As a result of sweeping the Cubs, the Pirates now have the seventh pick in the 2020 draft, with the final spot still up in the air.
At this point, seventh seems like the final spot for them, with a small chance to move up to sixth if they get swept this weekend and if the Mariners sweep. They can still move down a bit, with the eighth pick very much a possibility, and the ninth pick having about the same chance as the sixth pick.
We’ll see how that plays out this weekend, but the good thing is that the sweep over the Cubs didn’t hurt them much.
With the season ending this weekend, all eyes will be focused on what the Pirates — specifically Bob Nutting — will decide in regards to the fate of Neal Huntington, Clint Hurdle, and everyone else. We’ll have full analysis on that when any decision is made.
For now, I’m cutting this short to work on a few things on the back end of the site today. I’ll probably have more relaxed articles this weekend, and our season recaps will really kick into gear on Monday, finishing up the minor league side while starting the recaps for all of the MLB players and positions.
Wilbur Miller will have an article today. We’ll also have any news that comes up, and the live game discussion.
SONG OF THE DAY
Here’s a long quiz to get you through Friday, focusing on the Pirates’ infielders.
THIS DATE IN PIRATES HISTORY
By John Dreker
Seven former Pittsburgh Pirates players have been born on this date, including a member of the 1909 World Series champs.
Alan Storke played infield for the Pirates from 1906 until 1909. He wasn’t around during the World Series, as Pittsburgh traded him to the Cardinals in August for third baseman Bobby Byrne. Storke was dealt to the Reds the following February, right before tragedy struck. During a lung operation in March, he passed away at the age of 25. He hit .255 in 218 games for the Pirates.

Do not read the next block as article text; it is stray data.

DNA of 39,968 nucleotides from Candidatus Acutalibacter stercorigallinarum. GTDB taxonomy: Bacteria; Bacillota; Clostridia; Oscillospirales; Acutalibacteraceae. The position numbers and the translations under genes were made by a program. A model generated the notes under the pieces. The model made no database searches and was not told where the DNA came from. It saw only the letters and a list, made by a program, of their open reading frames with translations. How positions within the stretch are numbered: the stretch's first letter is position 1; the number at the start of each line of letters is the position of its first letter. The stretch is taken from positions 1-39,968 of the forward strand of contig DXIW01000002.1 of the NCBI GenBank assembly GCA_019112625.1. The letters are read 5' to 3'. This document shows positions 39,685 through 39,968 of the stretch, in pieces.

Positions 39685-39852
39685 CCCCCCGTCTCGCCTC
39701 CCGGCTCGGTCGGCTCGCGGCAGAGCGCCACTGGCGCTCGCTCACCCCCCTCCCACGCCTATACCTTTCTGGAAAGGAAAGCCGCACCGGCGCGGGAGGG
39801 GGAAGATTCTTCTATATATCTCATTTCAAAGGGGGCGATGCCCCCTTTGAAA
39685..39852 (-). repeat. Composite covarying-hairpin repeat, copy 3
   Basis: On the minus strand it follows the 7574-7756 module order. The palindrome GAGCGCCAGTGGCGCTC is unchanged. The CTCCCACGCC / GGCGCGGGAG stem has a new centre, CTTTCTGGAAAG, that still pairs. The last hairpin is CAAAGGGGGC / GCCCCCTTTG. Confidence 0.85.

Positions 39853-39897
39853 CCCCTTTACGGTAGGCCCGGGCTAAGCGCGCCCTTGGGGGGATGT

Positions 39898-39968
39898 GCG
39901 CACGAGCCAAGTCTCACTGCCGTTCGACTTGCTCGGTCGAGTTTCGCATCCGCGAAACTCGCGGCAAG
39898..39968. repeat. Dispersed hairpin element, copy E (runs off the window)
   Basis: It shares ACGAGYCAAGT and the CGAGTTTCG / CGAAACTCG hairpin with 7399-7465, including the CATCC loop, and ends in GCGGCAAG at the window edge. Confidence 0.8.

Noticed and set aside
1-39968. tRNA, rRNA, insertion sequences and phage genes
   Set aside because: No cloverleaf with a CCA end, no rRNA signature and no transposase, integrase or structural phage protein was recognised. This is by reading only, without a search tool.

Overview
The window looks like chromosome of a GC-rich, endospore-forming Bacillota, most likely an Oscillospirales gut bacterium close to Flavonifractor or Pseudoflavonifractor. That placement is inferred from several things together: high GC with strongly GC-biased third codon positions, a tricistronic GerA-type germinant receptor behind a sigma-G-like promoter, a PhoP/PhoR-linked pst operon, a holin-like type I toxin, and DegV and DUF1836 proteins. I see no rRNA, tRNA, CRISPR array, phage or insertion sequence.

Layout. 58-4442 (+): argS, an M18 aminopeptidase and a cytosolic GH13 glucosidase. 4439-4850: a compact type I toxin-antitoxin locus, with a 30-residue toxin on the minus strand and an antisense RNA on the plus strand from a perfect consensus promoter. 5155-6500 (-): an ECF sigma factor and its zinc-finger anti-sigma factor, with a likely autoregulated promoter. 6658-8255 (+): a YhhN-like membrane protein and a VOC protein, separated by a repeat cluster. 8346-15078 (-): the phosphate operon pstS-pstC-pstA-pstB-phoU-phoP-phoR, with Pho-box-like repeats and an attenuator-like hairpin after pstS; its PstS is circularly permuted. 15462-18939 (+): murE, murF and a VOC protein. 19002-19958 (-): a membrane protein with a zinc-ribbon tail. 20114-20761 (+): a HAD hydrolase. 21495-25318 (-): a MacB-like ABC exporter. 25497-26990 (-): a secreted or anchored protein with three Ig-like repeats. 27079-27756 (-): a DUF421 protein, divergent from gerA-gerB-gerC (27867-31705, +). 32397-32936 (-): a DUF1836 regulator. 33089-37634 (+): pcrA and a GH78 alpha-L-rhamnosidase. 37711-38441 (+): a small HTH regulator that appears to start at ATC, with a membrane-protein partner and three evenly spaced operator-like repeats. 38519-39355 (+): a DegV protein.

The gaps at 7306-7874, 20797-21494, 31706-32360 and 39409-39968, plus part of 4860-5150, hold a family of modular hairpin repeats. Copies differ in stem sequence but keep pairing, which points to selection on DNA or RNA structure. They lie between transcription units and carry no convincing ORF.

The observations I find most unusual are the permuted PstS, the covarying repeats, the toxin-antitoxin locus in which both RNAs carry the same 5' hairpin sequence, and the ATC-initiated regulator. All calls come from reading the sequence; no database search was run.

Vin Mazzaro, pitcher for the 2013-14 Pirates. He had a 2.89 ERA in 84 innings over 62 appearances with the Pirates. Despite the success, he was let go after the 2014 season. He pitched a total of eight seasons in the majors, seeing time with five teams.
Pedro Ciriaco, shortstop for the 2010-11 Pirates. He hit .333 in 31 games. He played with five teams over six seasons in the majors, hitting .268 in 272 games.
Dave Wickersham, reliever for the 1968 Pirates. Had a 3.48 ERA in 20.2 innings over 11 appearances. He won 68 games over ten seasons in the majors, beginning his career with the Kansas City Athletics and ending with the Kansas City Royals.
Dick Hall, pitcher for the 1955-57 and 1959 Pirates. He had a 4.57 ERA in 23 starts and 21 relief appearances. Hall pitched 175.1 innings for Pittsburgh and 1,259.2 innings over his 16-year career.
Dick Lanahan, lefty pitcher for the 1940-41 Pirates. In eight starts and 39 relief outings, he had a 4.35 ERA. Pirates sold him to the White Sox in May, 1941, though he never played in the majors again after leaving the Pirates.
Marty Lang, lefty pitcher for the 1930 Pirates. In two games, he had a 54.00 ERA, giving up 10 runs in 1.2 innings. Spent eight seasons in the minors.
Doug Baird, utility player for the 1915-17 Pirates. Hit .223 in 316 games, spending time at five different positions. Was traded to the Cardinals in June, 1917 for pitcher Bob Steele.
On this date in 1992, the Pittsburgh Pirates won their third straight National League East title. Danny Jackson helped the Pirates to a 4-2 win over the Mets, as they moved to 93-63 on the season. Jay Bell drove in two runs and Barry Bonds collected his 101st RBI of the season. Here’s the boxscore.